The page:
More information

Stem Cell Quick Guide: Stem Cell Basics

Stem Cell Quick Guide: Stem Cell Basics Stem Cell Quick Guide: Stem Cell Basics What is a Stem Cell? Stem cells are the starting point from which the rest of the body grows. The adult human body is made up of hundreds of millions of different

More information

Embryo Clay Model Embryogenesis and Stem Cell Development

Embryo Clay Model Embryogenesis and Stem Cell Development Embryo Clay Model Embryogenesis and Stem Cell Development Objective: To identify stages and locations of early embryonic development To see at what point stem cells are totipotent, pluripotent, and multipotent

More information

Please visit this site for the current GESCR procedures info: http://www.research.ucsf.edu/chr/stemcell/scprocedures.asp

Please visit this site for the current GESCR procedures info: http://www.research.ucsf.edu/chr/stemcell/scprocedures.asp GESCR PROCEDURES: REVIEW PROCESS AND LEVELS OF REVIEW Office of Origin: Human Research Protection Program Effective Date: January 2012 I. Introduction The Human Gamete, Embryo and Stem Cell Research (GESCR)

More information

Stem cells possess 2 main characteristics: Sources of pluripotent stem cells: -Long-term self renewal. -The inner cell mass of the blastocyst.

Stem cells possess 2 main characteristics: Sources of pluripotent stem cells: -Long-term self renewal. -The inner cell mass of the blastocyst. Stem cells possess 2 main characteristics: -Long-term self renewal. - They give rise to all types of differentiate cells. Sources of pluripotent stem cells: -The inner cell mass of the blastocyst. - Fetal

More information

Guidance For Research Involving Human Embryonic Stem Cells, Germ Cells, And Cells Obtained From Cord Blood

Guidance For Research Involving Human Embryonic Stem Cells, Germ Cells, And Cells Obtained From Cord Blood Guidance For Research Involving Human Embryonic Stem Cells, Germ Cells, And Cells Obtained From Cord Blood Supreme Council of Health Department of Research Guidance Regarding Research Involving Human Embryonic

More information

Stem Cells. Part 1: What is a Stem Cell?

Stem Cells. Part 1: What is a Stem Cell? Stem Cells Part 1: What is a Stem Cell? Stem cells differ from other kinds of cells in the body. When a stem cell divides by mitosis, each new cell has the potential to either remain a stem cell or become

More information

Chapter 16 Reproductive Technology, Gene Therapy, and Stem Cells (modified)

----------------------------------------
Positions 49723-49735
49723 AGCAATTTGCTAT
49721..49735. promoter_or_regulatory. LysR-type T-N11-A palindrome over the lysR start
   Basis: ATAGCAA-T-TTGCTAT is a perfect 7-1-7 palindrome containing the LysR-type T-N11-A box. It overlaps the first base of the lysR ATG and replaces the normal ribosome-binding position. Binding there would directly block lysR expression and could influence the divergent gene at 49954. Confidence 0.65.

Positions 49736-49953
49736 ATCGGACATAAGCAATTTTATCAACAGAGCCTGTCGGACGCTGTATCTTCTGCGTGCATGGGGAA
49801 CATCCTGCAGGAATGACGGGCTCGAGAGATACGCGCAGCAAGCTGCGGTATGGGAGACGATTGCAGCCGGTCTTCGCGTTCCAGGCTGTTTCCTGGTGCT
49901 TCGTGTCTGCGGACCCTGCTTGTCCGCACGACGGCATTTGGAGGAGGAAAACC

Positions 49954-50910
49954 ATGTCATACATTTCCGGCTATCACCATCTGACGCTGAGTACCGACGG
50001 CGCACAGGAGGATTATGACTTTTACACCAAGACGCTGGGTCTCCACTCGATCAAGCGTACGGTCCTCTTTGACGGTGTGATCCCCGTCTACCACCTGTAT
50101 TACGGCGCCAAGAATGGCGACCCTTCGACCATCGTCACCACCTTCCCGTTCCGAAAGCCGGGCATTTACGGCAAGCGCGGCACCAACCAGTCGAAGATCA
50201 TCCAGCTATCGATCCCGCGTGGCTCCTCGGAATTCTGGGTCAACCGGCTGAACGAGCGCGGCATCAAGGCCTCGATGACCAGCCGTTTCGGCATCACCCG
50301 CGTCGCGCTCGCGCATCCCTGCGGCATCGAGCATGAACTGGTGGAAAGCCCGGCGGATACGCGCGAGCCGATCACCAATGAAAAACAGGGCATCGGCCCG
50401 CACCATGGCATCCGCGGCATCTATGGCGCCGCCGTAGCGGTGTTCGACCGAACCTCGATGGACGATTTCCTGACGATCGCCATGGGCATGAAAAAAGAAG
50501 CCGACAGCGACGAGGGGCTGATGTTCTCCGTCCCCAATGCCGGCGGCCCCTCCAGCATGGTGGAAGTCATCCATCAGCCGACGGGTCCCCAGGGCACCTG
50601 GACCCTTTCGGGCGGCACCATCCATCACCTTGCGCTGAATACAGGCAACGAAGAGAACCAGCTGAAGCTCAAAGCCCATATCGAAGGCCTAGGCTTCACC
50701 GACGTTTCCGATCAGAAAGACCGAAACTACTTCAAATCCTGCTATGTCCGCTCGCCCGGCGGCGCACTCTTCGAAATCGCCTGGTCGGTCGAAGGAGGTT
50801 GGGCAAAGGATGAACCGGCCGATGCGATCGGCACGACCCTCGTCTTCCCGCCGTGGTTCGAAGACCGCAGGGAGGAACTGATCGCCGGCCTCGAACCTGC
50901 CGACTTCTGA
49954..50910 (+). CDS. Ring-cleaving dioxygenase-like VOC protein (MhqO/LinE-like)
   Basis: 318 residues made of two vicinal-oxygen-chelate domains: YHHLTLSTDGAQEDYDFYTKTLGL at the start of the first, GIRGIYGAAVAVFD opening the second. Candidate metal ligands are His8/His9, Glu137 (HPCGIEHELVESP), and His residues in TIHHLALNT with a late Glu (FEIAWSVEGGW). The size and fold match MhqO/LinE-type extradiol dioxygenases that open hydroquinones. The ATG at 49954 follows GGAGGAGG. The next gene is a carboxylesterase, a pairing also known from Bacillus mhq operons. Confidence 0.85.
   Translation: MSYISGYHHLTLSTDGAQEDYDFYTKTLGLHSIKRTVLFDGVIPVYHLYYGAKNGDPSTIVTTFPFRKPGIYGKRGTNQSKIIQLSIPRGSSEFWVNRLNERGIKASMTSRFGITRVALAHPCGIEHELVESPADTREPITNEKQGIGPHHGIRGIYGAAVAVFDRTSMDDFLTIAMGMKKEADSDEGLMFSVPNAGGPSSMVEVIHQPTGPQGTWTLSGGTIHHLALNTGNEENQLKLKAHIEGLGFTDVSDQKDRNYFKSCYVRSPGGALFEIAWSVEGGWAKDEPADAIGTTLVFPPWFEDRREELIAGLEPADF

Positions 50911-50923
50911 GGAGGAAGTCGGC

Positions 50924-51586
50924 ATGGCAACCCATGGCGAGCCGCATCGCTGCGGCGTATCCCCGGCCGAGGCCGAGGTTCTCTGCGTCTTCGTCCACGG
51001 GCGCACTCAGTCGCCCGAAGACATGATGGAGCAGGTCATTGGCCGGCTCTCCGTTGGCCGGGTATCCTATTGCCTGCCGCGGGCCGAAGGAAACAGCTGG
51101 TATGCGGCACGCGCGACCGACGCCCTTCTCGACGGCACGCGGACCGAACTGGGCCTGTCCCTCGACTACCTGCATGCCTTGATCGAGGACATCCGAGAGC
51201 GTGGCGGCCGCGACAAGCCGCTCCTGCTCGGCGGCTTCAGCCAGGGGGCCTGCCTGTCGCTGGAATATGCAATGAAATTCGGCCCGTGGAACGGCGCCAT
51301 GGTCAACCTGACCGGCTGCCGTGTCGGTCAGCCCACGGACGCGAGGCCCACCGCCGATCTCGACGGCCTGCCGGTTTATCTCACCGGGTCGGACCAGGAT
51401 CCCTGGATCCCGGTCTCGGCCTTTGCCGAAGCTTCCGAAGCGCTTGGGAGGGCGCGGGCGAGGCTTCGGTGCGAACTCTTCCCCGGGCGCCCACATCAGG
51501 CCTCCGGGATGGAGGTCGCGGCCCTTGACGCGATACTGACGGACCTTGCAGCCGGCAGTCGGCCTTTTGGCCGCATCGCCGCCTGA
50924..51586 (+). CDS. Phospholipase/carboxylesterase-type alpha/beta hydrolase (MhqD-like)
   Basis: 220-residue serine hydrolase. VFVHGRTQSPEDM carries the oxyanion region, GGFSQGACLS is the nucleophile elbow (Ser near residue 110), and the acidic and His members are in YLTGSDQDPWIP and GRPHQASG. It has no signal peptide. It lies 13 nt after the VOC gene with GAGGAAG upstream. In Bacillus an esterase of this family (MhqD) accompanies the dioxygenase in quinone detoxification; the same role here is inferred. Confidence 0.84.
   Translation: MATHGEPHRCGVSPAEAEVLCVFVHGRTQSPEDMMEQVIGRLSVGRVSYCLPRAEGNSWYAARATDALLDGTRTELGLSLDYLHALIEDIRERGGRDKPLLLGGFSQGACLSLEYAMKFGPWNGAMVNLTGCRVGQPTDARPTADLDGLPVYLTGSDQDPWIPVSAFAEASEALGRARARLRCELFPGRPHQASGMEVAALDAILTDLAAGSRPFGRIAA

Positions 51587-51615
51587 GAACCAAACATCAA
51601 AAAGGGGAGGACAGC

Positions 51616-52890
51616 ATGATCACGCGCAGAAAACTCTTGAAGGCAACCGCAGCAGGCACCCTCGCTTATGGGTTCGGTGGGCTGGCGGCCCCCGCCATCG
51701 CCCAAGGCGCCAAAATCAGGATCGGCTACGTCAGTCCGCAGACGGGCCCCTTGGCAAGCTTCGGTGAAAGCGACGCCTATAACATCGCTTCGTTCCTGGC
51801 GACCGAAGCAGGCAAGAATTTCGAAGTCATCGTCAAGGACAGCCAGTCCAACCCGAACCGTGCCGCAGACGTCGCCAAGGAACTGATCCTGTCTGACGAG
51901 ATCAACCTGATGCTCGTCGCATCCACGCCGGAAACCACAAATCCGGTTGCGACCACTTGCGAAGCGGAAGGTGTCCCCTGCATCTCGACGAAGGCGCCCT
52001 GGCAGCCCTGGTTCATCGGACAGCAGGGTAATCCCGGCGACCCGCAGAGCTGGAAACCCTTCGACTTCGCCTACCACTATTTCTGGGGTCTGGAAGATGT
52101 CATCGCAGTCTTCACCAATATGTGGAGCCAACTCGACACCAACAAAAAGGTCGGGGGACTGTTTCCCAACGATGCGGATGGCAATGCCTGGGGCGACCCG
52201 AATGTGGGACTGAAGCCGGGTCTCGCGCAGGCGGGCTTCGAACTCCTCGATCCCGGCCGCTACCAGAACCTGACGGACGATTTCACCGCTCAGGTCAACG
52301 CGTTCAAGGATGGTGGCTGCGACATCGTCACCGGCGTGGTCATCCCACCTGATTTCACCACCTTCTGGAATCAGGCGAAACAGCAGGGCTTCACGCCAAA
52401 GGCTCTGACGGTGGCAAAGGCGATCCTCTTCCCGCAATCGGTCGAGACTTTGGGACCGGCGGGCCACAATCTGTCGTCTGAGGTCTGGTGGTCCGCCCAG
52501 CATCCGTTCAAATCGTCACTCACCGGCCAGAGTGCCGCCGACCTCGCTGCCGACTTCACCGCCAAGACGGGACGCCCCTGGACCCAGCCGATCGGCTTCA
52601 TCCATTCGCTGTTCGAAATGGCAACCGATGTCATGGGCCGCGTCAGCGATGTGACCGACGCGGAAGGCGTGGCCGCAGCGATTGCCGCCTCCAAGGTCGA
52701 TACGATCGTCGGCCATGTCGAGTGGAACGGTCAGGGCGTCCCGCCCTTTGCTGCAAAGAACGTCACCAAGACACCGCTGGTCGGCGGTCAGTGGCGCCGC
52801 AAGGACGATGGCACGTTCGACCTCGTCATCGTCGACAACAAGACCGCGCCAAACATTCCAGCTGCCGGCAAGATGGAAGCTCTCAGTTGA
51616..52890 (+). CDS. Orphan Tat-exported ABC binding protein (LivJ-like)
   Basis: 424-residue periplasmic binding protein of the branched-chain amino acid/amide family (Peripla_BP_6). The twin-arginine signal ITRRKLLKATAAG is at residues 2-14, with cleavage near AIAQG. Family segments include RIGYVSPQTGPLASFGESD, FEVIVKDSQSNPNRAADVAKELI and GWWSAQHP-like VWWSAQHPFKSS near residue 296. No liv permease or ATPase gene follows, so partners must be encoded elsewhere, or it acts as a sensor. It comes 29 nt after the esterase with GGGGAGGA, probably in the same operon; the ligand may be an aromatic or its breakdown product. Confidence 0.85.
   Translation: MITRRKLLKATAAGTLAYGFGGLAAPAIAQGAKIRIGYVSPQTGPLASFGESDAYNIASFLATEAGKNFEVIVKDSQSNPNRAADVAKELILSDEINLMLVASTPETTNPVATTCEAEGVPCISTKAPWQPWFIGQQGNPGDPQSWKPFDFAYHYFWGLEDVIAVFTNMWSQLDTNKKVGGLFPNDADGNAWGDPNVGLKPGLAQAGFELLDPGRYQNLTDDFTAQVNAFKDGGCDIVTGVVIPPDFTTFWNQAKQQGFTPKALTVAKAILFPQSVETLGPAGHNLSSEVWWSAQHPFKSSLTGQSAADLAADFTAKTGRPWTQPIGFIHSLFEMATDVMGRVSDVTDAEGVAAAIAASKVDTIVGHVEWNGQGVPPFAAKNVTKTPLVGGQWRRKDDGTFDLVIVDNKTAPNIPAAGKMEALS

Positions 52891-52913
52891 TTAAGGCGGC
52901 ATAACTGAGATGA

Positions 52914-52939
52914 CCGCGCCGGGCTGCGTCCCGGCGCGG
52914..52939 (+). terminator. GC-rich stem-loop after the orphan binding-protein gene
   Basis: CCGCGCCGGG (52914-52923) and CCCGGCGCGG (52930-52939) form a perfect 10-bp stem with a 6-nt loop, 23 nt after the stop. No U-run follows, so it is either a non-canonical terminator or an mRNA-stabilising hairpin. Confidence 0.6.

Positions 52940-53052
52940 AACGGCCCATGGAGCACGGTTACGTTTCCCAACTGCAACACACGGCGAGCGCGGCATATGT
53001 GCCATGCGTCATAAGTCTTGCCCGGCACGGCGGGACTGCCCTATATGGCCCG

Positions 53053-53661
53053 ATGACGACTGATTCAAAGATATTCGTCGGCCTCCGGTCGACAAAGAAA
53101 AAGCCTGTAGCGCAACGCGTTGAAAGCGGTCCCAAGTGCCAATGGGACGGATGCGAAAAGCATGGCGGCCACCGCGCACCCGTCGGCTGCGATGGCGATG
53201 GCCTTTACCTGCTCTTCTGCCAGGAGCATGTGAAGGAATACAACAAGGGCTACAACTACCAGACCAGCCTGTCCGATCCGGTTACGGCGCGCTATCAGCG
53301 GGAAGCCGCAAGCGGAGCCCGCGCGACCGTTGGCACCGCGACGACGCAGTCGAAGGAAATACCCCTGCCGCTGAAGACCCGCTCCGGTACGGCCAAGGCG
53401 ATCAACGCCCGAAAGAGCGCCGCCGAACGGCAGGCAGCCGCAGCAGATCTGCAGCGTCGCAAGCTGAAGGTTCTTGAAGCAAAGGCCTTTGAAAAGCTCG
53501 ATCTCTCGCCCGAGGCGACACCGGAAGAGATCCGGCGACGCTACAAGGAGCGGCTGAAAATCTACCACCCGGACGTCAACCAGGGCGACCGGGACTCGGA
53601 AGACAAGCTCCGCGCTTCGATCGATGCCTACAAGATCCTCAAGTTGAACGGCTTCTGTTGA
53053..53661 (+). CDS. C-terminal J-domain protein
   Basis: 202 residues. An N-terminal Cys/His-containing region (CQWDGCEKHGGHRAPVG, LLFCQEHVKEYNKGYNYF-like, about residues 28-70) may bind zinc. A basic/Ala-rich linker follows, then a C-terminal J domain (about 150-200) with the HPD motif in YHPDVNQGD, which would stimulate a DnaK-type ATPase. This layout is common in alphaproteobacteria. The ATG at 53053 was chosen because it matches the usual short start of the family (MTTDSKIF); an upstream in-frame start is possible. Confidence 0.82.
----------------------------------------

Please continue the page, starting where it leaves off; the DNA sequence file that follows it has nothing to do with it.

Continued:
Chapter 16 Reproductive Technology, Gene Therapy, and Stem Cells (modified) Chapter 16 Reproductive Technology, Gene Therapy, and Stem Cells (modified) Assisted Reproductive Technologies (ART) Artificial insemination (AI) In vitro fertilization (IVF) Gamete intrafallopian transfer

More information

An Introduction to Stem Cell Biology. Michael L. Shelanski, MD,PhD Professor of Pathology and Cell Biology Columbia University

An Introduction to Stem Cell Biology. Michael L. Shelanski, MD,PhD Professor of Pathology and Cell Biology Columbia University An Introduction to Stem Cell Biology Michael L. Shelanski, MD,PhD Professor of Pathology and Cell Biology Columbia University Figures adapted from ISSCR. Presentations of Drs. Martin Pera (Monash University),

More information

Stem Cell Basics. About this document. I. Introduction: What are stem cells, and why are they important?

Stem Cell Basics. About this document. I. Introduction: What are stem cells, and why are they important? Stem Cell Basics Last modified on April 08, 2015 About this document This primer on stem cells is intended for anyone who wishes to learn more about the biological properties of stem cells, the important

More information

guides BIOLOGY OF AGING STEM CELLS An introduction to aging science brought to you by the American Federation for Aging Research

guides BIOLOGY OF AGING STEM CELLS An introduction to aging science brought to you by the American Federation for Aging Research infoaging guides BIOLOGY OF AGING STEM CELLS An introduction to aging science brought to you by the American Federation for Aging Research WHAT ARE STEM CELLS? Stem cells are cells that, in cell cultures

More information

CHARACTERISTIC FEATURES OF STEM CELLS. CLONING TECHNOLOGIES

CHARACTERISTIC FEATURES OF STEM CELLS. CLONING TECHNOLOGIES CHARACTERISTIC FEATURES OF STEM CELLS. CLONING TECHNOLOGIES 1 Science is discovering the unknown Stem cell field is still in its infancy Human embryonic stem cell research is a decade old, adult stem cell

More information

Unit 1 Higher Human Biology Summary Notes

Unit 1 Higher Human Biology Summary Notes Unit 1 Higher Human Biology Summary Notes a. Cells tissues organs body systems Division of labour occurs in multicellular organisms (rather than each cell carrying out every function) Most cells become